"Elrohir!" Aragorn exclaimed happily as he saw his brother in law burst into a wide smile at the greeting. He hobbled forward on his crutch and was given a warm brace by Elrohir upon reaching the brother of Elladan and Arwen.

"Have you forgotten how to dodge an arrow since I last saw you?" Elrohir asked, bearing an often more rambunctious wit than Elladan who was the more thoughtful of the twin brothers.

"You are one to talk," Aragorn snorted. "Arriving too late as always for a battle."

"Yes," Elrohir nodded, his gaze shifting enough to the door to indicate the injured he had seen coming here. "I hear that even Haldir is here?" He stated.

"He is," Eomer replied, "he was injured gravely during our battle."

"As had many others it appears," Elrohir remarked, recalling the state of the Meduseld when he had ridden past the city walls. "I received the message at Eden Ardhon from Elladan, telling me of what he had encountered when he attempted to reach Imladris. He said he was journeying to you in Minas Tirith."

Aragorn nodded as he retreated to his bed and lowered himself into it as Eomer and Elrohir sat down on the chairs within the room while Elrohir began to relate his activities since receiving his twin’s message in South Ithilien.

"As soon as I could I rode for the White City to meet him there but upon my arrival, the Lady Eowyn told me of what befell my sister. Is it true, has she been taken by the dark elf Eol?"

"It should be impossible but it is true," Aragorn nodded sombrely. "It is Eol."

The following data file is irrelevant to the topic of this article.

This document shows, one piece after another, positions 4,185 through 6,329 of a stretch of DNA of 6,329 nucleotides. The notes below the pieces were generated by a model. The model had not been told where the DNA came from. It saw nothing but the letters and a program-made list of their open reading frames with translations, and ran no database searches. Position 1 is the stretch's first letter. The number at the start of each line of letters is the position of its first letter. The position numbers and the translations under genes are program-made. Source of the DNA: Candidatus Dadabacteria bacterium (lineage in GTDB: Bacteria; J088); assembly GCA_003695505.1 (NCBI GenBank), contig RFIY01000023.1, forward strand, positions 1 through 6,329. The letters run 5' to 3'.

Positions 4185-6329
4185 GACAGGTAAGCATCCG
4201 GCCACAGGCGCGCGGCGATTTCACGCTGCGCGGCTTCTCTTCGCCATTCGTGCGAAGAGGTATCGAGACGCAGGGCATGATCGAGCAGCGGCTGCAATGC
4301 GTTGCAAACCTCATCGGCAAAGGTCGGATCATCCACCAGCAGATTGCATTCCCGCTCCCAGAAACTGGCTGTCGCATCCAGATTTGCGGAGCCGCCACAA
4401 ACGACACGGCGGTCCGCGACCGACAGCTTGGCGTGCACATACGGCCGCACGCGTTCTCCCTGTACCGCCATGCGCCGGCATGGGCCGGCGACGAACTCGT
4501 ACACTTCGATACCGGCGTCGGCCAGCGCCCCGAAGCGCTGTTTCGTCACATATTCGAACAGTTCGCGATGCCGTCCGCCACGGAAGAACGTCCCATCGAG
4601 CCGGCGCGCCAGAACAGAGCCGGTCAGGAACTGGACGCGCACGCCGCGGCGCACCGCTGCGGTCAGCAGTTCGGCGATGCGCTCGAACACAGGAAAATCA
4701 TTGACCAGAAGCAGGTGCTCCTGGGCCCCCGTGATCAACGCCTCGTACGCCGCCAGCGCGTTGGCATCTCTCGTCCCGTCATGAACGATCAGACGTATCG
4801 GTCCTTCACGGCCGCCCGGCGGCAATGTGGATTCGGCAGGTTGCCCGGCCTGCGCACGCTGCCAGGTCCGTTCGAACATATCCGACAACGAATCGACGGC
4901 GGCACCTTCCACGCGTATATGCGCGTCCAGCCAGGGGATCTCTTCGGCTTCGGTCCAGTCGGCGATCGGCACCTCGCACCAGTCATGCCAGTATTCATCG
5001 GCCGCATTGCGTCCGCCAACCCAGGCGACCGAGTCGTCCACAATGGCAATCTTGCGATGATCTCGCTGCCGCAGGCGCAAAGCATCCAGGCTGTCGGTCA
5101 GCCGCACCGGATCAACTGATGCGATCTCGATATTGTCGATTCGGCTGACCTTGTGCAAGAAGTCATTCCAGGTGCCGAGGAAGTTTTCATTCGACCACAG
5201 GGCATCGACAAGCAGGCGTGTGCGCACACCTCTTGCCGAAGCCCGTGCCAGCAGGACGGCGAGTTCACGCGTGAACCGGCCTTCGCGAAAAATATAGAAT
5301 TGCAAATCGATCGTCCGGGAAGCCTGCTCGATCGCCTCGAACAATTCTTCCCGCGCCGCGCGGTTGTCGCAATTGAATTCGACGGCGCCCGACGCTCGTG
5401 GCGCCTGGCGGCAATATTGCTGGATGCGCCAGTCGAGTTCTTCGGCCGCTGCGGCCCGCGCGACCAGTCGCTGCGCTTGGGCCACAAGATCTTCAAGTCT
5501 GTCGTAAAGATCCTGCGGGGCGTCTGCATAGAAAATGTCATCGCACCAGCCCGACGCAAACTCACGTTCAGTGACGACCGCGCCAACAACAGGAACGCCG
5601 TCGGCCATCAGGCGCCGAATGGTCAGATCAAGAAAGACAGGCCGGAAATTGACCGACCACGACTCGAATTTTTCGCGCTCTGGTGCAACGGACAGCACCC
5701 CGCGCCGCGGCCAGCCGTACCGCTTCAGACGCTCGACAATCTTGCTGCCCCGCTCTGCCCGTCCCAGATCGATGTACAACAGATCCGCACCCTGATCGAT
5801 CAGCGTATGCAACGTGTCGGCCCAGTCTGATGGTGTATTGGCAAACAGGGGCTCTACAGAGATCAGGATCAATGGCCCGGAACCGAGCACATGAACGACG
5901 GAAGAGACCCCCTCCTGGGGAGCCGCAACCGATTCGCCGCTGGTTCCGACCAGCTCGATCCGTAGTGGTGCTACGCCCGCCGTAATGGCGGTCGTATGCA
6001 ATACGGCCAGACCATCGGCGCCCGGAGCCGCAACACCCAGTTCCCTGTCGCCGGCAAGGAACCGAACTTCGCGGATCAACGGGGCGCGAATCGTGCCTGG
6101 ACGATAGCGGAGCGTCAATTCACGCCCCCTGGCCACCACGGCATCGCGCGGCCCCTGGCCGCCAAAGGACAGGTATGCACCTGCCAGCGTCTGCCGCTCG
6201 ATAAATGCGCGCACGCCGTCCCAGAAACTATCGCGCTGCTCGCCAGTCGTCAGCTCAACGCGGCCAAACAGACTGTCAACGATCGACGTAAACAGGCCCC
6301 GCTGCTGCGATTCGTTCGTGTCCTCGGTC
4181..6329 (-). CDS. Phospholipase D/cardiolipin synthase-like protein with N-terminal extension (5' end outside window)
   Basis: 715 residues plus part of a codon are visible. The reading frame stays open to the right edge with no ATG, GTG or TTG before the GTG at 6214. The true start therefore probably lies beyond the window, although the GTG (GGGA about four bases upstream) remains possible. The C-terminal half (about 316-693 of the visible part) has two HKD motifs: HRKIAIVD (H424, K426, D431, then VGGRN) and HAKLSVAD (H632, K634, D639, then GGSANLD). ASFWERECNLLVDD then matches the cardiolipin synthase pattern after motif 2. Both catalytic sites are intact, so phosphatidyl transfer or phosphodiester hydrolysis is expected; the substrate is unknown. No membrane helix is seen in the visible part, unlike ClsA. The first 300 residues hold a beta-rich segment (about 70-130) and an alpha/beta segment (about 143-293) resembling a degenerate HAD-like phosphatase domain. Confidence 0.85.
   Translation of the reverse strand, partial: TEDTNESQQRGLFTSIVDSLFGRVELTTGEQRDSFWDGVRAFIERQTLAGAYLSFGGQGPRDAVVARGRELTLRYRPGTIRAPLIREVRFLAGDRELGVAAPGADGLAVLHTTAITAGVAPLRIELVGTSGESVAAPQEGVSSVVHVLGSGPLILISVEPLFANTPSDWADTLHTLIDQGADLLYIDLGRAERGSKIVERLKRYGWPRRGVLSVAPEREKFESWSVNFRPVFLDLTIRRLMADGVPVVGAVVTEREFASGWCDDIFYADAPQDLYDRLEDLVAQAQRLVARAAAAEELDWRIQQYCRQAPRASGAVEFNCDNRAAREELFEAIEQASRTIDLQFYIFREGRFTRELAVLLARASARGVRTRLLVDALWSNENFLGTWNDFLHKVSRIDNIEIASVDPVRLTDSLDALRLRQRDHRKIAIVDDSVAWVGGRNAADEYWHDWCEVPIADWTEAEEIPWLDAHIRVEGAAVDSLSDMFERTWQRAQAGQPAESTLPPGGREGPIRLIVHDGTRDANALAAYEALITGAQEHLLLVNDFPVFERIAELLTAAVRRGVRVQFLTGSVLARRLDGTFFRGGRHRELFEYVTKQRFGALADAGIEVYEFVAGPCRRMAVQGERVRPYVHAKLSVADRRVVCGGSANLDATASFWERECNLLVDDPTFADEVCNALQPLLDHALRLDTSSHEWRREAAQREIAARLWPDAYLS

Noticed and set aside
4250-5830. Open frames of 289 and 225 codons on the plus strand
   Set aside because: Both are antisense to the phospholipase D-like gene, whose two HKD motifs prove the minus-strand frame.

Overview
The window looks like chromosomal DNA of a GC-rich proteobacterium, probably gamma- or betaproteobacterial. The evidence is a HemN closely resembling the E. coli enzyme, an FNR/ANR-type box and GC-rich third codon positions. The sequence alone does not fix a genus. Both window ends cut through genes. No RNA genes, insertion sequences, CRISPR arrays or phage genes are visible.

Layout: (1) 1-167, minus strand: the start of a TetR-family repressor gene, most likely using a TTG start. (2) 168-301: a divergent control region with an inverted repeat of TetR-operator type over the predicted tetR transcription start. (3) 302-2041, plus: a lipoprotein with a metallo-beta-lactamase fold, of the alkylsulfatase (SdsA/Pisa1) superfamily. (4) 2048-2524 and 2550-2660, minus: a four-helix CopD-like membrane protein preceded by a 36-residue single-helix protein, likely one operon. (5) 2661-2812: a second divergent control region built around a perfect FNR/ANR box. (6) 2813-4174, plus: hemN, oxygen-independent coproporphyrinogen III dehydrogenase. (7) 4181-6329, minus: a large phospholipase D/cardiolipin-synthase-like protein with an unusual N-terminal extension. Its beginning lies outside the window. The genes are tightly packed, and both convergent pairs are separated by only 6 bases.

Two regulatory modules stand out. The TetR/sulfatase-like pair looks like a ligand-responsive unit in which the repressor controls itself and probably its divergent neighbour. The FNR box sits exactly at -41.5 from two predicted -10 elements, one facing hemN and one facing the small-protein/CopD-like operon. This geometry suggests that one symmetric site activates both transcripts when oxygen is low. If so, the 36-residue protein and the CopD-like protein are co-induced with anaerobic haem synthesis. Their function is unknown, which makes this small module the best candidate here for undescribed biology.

"It was this elf that placed Edoras under siege," Eomer added.

"I have heard of his legend," Elrohir’s expression became grave. "Of how he had lured the maiden Aredhel into the wood around Gondolin and stole her away to become his wife. We must prevent this fate from befalling my sister."

"As soon as we are well enough to ride, we will do just that," Aragorn said firmly. "However, he has placed Imladris under some form of enchantment. Your brother attempted to breach it but to no avail. I fear that when we arrive there, we will encounter the same difficulty."

"We must try," Elrohir replied firmly. "I will not allow my sister to be dishonoured."

"Believe me Elrohir, I do not wish that either," Aragorn answered softly, with more than a little worry in his voice to tell the prince of Imladris how much it tormented him that he might arrive to late to save his beloved Undomiel from such a fate.

"I am sorry Estel," Elrohir returned immediately, regretful that he had been so thoughtless with his words and forgetful at how this entire situation must be for Aragorn. "I cannot imagine how you are able to keep your wits about you in such circumstances but I know you will return her to us."

"Thank you but I am glad to see you here not only because your company will be welcomed in our quest to retrieve Arwen but also for another reason," Aragorn declared honestly and then gazed at Eomer. "My lord, I ask your leave that I may have a moment alone with my brother in law. There is a personal matter which I need to discuss with him."